Having just seen and thoroughly enjoyed the film ‘Suffragette’, I was delighted to meet writer Caroline Dunford via Book Connectors on Facebook and to discover that her latest ‘The Euphemia Martins Mysteries’ book, ‘A Death for a Cause’ is based around the time of the Suffragette movement.
‘A Death for a Cause’ was released as an ebook on 15th October 2015 and will be out in paperback on 20th November 2015.
Here, Caroline writes about the way the struggle for equality has not yet been fully realised.
A Woman’s Rights
Men and women are biologically different. Only one of the two genders is able to give birth. There have been civilisations that have regarded this as a near to divine ability and others, who have seen it as a weakness. In today’s enlightened world women are perceived as having a choice of having children or not. Except if you start examining this you head down the rocky road lined by anti-abortion protestors, anti-contraceptions advocates and even those who believe a woman’s place is the home. The stark reality is that in various cultures across the world women are not believed to be the equal of men.
You might think this is all a bit hard hitting for my cozy historical crime series, ‘The Euphemia Martins Mysteries’, to tackle, but the series has always been about Euphemia and her struggle to survive in the early 1900s when the United Kingdom was very much in the hands of men. ‘A Death for A Cause’, the eighth book, finds Euphemia actively plunged into the Suffragette debate. She has in her own way been a supporter of women’s rights for a long time. A woman determined to make her own way in the world and support herself, she has cocked a snook at the idea she is less able and less intelligent than any male counterpart. Indulged and over-educated (for the time) by her deceased father, she has stood up to men considered to be her superiors and outwitted cunning murderers. But in all of this, although she has been taken a stand, she has been sheltered from many of the harsh realities of life.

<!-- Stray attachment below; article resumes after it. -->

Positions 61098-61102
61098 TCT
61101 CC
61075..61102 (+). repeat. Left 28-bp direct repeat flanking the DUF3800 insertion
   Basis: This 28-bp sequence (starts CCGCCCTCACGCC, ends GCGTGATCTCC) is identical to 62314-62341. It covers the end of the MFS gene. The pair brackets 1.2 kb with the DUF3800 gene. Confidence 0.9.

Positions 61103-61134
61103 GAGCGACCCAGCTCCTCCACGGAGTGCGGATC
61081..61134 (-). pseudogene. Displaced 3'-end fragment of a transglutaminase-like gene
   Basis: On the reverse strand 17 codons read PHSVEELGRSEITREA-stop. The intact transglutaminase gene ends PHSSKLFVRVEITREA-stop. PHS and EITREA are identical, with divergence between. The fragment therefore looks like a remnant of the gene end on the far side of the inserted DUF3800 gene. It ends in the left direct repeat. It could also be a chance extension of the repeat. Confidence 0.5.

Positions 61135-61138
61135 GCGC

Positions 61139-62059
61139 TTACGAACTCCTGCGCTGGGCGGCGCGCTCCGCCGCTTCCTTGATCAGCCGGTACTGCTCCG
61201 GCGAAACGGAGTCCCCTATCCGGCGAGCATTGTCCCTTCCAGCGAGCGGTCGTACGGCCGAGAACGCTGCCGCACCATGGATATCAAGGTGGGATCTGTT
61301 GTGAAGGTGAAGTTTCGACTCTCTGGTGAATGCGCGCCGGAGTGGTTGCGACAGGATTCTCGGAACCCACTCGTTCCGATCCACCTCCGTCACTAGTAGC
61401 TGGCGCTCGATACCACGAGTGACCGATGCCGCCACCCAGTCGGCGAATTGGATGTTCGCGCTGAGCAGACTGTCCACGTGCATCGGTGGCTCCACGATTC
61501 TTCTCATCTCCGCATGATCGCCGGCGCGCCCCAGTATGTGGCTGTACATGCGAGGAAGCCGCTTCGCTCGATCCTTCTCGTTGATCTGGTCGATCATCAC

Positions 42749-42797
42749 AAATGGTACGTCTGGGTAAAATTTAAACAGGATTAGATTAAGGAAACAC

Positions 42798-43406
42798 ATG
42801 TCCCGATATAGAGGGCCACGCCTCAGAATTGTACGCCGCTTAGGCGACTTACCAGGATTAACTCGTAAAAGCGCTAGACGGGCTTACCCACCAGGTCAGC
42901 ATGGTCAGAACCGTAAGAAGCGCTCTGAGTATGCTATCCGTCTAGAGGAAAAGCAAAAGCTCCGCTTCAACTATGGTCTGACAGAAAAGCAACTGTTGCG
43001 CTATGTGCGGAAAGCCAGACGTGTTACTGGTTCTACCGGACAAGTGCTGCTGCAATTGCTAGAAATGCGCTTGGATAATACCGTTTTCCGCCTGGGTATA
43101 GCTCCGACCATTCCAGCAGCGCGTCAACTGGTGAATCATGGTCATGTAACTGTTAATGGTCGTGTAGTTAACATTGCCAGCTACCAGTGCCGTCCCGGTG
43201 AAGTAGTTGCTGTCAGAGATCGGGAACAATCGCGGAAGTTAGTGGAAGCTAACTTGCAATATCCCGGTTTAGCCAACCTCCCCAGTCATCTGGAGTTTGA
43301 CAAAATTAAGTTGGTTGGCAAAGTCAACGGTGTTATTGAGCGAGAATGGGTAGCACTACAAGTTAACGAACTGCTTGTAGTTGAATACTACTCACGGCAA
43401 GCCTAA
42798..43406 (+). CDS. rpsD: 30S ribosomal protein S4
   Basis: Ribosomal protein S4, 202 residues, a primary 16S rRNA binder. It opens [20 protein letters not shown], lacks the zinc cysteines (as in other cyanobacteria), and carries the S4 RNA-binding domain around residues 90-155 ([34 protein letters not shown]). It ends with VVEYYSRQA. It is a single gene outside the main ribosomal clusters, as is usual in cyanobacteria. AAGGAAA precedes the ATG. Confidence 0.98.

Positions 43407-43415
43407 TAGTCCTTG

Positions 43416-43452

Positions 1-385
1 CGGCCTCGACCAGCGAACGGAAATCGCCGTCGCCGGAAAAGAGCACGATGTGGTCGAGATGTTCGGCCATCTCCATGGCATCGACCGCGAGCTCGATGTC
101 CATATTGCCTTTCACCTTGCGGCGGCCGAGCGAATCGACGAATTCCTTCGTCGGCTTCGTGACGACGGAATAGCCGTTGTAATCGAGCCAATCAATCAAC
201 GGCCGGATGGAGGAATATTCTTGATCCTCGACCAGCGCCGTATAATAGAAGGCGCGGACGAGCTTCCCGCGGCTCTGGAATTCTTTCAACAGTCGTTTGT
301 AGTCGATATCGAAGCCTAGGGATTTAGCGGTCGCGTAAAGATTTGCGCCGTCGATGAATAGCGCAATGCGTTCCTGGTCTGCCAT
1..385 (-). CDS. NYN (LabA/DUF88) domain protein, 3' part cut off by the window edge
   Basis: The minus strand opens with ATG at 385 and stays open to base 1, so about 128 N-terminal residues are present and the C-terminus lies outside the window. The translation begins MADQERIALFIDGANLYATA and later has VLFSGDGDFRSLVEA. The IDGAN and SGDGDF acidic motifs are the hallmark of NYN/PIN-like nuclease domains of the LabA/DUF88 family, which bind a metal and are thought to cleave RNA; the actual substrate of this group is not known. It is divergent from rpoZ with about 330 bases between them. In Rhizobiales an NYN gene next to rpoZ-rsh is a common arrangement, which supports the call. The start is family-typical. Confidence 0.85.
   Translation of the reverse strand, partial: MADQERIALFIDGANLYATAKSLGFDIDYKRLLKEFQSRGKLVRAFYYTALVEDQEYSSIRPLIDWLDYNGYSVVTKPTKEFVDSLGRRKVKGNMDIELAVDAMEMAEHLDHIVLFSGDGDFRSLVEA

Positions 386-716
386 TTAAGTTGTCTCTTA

Her original employer may be dastardly, but the championship of his brother and later his sister have kept her in a protective bubble where she can rant and storm about inequality, but where she is well fed, housed and for the time, indulged. In the latest book all this is stripped away.
Caught up accidentally in a suffragette march, she comes to blows with a policeman who is about to beat a defenceless girl (and yes, this did happen to suffragettes) and ends up in jail. Here she is forced to spy on her suffragette sisters by her long time influence, the spy Fitzroy, who persuades her it is in the interest of the National Security, to root out a dangerous murderer from within the so called Shrieking Sisterhood’s ranks.
In trying to unravel this tangled tale Euphemia is brought up sharp against the realities of being a women living in poverty and even finds herself venturing incognito into a brothel. Arguably her experience of the harshness of the lives of real women outside her charmed circle has more effect on her than the emotional shock she suffered helping the survivors of the Titanic in ‘A Death for King and County’.
But then the Euphemia stories have always been about what it is like to a woman in a difficult and unequal age. What readers may not always realise is that the struggles of Euphemia in all her stories also echo the on-going struggles of women today. From the petty realities of an EU 5% luxury tax on tampons, to the horrific use of rape against women as a weapon in war, the battle the suffragettes started so long ago is still not won. Perhaps in her own small way Euphemia is flying the flag for this on-going struggle.
You might also like to join Caroline for a Suffragette themed evening and book launch: